An other example is that the oxygen we breathe is a product of life.  Oxygen was being released into the atmosphere in a free form by primitive organisms that lived more than two billion years ago according to scientific historians.

It is still being produced by most members of the plant kingdom, by the microscopic algae of ocean plankton as well as by the most gigantic trees.

Microbes and plants are thus absolutely necessary for the existence of animals and human beings, not only as they produce food, also as they literally create a breathable atmosphere.

AMAZING ISN’T IT?

20/20  VISION  —   SEEING YOUR POSSIBILITIES!

Are microbes and germs good for you?

In common usage, the meaning of the word “nature” is rather limited.  It does not refer to planet earth as shaped by cosmic forces, yet almost exclusively to the living forms on which people depend and to the earth’s atmosphere and surface.  The interdependence between human beings and the other forms of life is so complete that the word nature usually has biological connotations, even when referring to inanimate substances.  In practice, we do not live on the planet earth but with the life it harbors and within the environment that life creates.

For examples, microbes, germs and viruses are microscopic and are about 400 times smaller than a surgical mask.  Yet surgeons do wear surgical masks don’t they?

AMAZING ISN’T IT?

20/20   VISION  —  SEEING YOUR POSSIBILITIES!

Is there war?

Within minutes of infection, the innate intelligence of the body summons a wave of neutrophils which arrives at the site, the advance guard of the body’s professional “eating cells”.  Each neutrophil convulsed by the chemical signals sent by the innate intelligence of the body, thrusts a portion of its cell body between the crevices in the blood vessel walls, squeezes through, and slithers toward the microbes.  A struggle ensues.

The bacteria, dodging their attackers, spew powerful toxins that can disable or kill the neutrophils and surrounding cells.  A persistent neutrophil seizes a bacterium and wraps a portion of its own cell membrane around the microbe.  But sucking the membrane inward, deep into its body, the neutrophil creates a miniature sac for its prey.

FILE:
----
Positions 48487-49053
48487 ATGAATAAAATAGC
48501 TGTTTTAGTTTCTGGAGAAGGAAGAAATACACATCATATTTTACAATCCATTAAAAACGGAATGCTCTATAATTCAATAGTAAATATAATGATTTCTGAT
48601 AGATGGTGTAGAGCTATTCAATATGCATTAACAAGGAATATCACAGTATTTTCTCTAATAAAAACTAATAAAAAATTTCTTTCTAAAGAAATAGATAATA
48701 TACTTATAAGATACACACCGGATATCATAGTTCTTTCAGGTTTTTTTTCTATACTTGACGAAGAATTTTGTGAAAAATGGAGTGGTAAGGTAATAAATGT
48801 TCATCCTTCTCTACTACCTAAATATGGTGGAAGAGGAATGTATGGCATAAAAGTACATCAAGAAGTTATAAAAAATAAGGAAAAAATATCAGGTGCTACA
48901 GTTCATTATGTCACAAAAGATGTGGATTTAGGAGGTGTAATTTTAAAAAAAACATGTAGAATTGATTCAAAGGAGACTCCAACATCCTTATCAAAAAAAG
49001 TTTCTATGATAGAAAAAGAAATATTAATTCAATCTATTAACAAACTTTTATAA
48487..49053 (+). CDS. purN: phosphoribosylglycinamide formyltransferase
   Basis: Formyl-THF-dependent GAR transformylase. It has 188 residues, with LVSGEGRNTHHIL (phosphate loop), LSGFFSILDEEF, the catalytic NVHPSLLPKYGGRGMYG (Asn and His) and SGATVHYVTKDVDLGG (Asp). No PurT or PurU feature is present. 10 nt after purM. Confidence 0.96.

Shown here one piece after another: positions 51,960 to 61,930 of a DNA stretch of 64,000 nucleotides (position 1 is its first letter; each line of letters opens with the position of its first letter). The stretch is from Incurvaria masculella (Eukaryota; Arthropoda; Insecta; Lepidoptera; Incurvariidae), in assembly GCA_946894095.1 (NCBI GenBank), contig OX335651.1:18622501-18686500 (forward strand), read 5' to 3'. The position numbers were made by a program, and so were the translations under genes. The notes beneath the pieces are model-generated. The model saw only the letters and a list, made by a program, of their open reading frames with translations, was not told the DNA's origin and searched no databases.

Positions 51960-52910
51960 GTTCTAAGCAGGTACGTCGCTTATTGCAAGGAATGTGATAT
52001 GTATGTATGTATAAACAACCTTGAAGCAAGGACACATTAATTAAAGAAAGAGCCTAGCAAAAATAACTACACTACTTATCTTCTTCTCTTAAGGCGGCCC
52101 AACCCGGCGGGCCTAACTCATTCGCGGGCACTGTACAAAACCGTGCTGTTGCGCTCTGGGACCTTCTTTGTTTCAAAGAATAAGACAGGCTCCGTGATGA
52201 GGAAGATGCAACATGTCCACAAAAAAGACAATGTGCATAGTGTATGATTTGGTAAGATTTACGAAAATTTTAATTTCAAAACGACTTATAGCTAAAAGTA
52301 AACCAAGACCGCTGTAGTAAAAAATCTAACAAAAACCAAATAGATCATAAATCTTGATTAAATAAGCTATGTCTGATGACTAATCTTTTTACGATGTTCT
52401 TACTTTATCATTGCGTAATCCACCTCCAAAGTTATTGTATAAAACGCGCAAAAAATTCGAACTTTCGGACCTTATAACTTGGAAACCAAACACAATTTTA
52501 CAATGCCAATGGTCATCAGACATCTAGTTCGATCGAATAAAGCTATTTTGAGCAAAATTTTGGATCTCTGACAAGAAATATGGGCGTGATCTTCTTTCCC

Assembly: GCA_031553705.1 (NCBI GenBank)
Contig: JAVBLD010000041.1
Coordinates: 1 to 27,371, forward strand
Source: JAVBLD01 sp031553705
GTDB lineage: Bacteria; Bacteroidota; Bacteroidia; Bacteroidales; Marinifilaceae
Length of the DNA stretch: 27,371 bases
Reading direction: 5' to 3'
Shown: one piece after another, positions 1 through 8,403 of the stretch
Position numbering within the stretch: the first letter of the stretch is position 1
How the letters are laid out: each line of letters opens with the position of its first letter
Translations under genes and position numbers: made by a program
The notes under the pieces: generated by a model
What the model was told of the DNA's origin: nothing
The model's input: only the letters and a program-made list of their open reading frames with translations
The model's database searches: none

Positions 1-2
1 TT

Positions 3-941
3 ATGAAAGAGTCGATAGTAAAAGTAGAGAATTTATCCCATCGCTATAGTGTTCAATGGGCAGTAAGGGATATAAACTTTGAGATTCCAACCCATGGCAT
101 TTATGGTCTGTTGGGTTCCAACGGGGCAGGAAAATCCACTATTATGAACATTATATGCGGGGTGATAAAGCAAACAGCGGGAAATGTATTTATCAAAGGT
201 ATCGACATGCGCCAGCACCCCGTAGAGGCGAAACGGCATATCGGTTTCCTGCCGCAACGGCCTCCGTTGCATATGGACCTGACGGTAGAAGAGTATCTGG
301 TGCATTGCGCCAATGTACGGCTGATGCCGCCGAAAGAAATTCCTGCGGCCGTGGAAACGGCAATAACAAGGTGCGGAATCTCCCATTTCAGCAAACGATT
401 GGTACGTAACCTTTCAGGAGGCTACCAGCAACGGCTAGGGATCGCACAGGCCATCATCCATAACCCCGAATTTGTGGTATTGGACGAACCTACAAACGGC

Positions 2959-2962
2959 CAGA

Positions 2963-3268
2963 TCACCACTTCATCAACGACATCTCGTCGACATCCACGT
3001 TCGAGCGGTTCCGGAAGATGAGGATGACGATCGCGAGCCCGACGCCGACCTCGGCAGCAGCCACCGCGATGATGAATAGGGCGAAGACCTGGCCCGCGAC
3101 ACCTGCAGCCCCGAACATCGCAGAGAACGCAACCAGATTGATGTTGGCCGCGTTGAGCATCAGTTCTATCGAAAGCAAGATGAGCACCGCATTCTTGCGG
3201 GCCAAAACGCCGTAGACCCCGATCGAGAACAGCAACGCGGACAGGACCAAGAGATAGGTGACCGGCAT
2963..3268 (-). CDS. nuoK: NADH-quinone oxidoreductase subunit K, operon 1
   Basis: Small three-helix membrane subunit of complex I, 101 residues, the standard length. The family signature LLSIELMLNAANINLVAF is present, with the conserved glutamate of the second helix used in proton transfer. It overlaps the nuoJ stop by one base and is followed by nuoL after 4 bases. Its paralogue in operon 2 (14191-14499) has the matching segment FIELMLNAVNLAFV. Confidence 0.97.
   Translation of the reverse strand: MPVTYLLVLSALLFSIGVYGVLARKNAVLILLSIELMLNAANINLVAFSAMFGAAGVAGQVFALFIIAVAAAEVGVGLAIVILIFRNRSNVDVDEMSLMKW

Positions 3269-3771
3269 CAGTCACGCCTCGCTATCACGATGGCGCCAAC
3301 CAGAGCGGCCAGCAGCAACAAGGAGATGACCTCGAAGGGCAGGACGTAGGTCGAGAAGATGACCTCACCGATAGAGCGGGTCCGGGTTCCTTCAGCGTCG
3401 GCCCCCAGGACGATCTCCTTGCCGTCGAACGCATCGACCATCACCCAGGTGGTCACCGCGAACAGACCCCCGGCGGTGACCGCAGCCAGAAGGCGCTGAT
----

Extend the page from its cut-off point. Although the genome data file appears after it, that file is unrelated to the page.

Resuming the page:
AMAZING ISN’T IT?

Is there a bug going around?

In the 21st century, it is still a common belief that due to obscure events or bad luck “we catch a cold” or that “there is a bug going around.”

This social programming never stops to amaze me.  In 1976 it was the “swine flu”, 1981 the “asian flu” 1987 the “korean flu”, 1998 the “bird flu” all the way from Hong Kong, recently the “mexican flu” and who knows what the  year 2025 will bring along…

You don’t “catch” a cold nor is the “bug going around” in the sense that the normally virus-free body suddenly becomes overwhelmed by a virulent horde of invading microbes.

Cold viruses are a ubiquitous as the air we breathe.  They live in the healthy mouth, sinuses and throat tissues, which usually protect the body from viral attack.  The tissues are coved with microscopic hairs called cilia and a thin blanket of mucus.  The moist mucus traps the virus particle, like flypaper, and its mildly acidic chemical composition blocks their reproduction long enough for the cilia to sweep them into the stomach where powerful digestive acids kill them.

The micro-ecology of the healthy throat also involves subtle interactions between body temperature and blood flow that reinforce the area’s anti-viral mission.

Amazing isn’t it?